Twenty-five years ago today a late model GMC truck packed with explosives slammed into the U.S. Embassy in Beirut and crashing through the lobby door. In his memoir See No Evil former CIA operative Robert Baer, who devoted much of this career to identifying the perpetrators of the bombing, “Even by Beirut standards, it was an enormous blast…”
Often overshadowed by the bombing of the Marine Barracks in Beirut only six months later (as well as the many suicide vehicle bombs since), the Embassy bombing was the deadliest terrorist attack against the United States up to that point, the first major suicide vehicle bombing, and Hezbollah’s opening move in its long war against the United States.
Beyond the symbolism of leveling a U.S. Embassy, the bombing was in fact a major strategic blow on American power. The Marine Barracks bombing appeared to have the more immediate impact, leading to the withdrawal of U.S. forces – and inspiring Bin Laden and others to believe the United States was a paper tiger. But of the seventeen Americans who died in the Embassy bombing (there were 63 total casualties) six were CIA officers – including the station chief, his deputy, and Robert Ames the national intelligence officer for the Near East (who was on a visit.)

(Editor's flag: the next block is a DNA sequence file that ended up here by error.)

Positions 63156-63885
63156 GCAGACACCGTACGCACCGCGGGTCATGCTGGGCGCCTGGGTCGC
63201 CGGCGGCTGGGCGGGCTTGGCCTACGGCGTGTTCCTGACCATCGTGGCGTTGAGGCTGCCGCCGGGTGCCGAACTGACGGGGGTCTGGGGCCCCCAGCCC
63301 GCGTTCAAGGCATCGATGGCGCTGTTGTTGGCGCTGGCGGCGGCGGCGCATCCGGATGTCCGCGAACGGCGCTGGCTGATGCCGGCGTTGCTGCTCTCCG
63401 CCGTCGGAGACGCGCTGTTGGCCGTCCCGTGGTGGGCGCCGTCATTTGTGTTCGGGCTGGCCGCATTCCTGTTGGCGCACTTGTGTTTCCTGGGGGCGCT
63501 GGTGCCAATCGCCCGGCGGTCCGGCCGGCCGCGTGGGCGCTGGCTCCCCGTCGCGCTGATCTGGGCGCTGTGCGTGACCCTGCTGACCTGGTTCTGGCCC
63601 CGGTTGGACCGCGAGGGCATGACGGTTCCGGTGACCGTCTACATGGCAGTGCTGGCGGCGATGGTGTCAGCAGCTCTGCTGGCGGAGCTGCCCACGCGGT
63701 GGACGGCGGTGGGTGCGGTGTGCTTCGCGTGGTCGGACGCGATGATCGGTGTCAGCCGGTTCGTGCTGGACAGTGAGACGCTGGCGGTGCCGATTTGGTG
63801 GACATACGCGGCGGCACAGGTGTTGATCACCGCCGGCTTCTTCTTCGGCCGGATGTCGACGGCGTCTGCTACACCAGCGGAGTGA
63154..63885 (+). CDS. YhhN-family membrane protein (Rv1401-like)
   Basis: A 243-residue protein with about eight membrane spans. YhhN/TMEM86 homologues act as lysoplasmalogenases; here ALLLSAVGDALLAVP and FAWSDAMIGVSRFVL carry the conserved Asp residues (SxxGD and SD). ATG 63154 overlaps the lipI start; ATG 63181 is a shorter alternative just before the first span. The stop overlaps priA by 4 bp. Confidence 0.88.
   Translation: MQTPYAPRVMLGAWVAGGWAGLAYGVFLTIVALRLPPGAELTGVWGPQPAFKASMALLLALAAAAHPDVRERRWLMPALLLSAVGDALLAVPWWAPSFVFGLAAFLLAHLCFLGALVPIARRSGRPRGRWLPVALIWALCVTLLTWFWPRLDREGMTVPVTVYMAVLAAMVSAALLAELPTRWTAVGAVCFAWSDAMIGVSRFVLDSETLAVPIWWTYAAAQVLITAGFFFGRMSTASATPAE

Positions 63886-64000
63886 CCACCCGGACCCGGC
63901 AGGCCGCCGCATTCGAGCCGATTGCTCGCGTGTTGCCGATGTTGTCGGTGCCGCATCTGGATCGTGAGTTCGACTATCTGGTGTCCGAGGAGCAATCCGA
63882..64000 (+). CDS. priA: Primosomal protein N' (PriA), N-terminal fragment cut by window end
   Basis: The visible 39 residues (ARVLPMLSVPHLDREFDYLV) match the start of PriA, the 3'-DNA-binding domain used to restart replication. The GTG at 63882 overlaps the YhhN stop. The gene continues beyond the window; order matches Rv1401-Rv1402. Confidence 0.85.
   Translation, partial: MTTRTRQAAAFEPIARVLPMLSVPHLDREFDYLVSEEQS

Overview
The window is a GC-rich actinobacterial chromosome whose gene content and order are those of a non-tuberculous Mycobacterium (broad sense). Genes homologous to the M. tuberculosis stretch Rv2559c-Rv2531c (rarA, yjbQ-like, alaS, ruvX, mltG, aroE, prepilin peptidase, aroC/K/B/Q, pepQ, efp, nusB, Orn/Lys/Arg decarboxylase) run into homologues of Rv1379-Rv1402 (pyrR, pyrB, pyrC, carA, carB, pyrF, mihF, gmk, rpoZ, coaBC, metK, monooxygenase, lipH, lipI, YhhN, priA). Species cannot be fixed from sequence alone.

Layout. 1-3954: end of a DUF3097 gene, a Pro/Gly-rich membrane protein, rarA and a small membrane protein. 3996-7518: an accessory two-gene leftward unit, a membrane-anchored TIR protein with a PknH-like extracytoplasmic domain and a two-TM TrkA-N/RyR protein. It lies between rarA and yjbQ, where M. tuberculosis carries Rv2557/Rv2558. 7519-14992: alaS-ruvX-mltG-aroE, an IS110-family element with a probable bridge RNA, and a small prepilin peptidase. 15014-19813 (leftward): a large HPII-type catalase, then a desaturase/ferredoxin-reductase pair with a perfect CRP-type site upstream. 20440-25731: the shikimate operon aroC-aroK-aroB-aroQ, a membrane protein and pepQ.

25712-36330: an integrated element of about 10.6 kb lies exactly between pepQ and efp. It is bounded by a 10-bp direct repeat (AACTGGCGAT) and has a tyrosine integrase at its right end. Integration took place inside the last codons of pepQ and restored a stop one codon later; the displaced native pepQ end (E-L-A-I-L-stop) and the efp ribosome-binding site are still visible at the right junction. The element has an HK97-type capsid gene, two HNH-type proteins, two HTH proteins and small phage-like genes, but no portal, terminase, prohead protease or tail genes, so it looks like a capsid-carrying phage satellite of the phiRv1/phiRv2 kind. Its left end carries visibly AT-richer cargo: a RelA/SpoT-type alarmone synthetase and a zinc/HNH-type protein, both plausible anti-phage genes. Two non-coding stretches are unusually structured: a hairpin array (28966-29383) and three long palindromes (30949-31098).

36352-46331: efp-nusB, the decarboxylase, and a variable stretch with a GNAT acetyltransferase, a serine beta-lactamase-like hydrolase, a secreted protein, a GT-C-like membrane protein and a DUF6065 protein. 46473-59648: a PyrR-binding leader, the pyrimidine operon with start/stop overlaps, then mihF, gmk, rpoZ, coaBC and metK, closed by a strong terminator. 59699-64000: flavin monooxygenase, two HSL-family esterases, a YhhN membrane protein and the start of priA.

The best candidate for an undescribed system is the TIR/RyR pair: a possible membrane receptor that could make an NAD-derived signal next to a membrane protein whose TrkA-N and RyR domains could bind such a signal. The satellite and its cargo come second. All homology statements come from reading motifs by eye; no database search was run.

The United States is an enormous country with tremendous resources. But experienced case officers are always in short supply. Losing so many in one blow was a severe loss of institutional memory and capacity. It is a loss that has been sorely felt in the quarter-century since as the U.S. has been blind-sided by one Middle East crisis after another. Baer notes:
Never before had the CIA lost so many officers in a single attack. It was a tragedy from which the agency would never recover.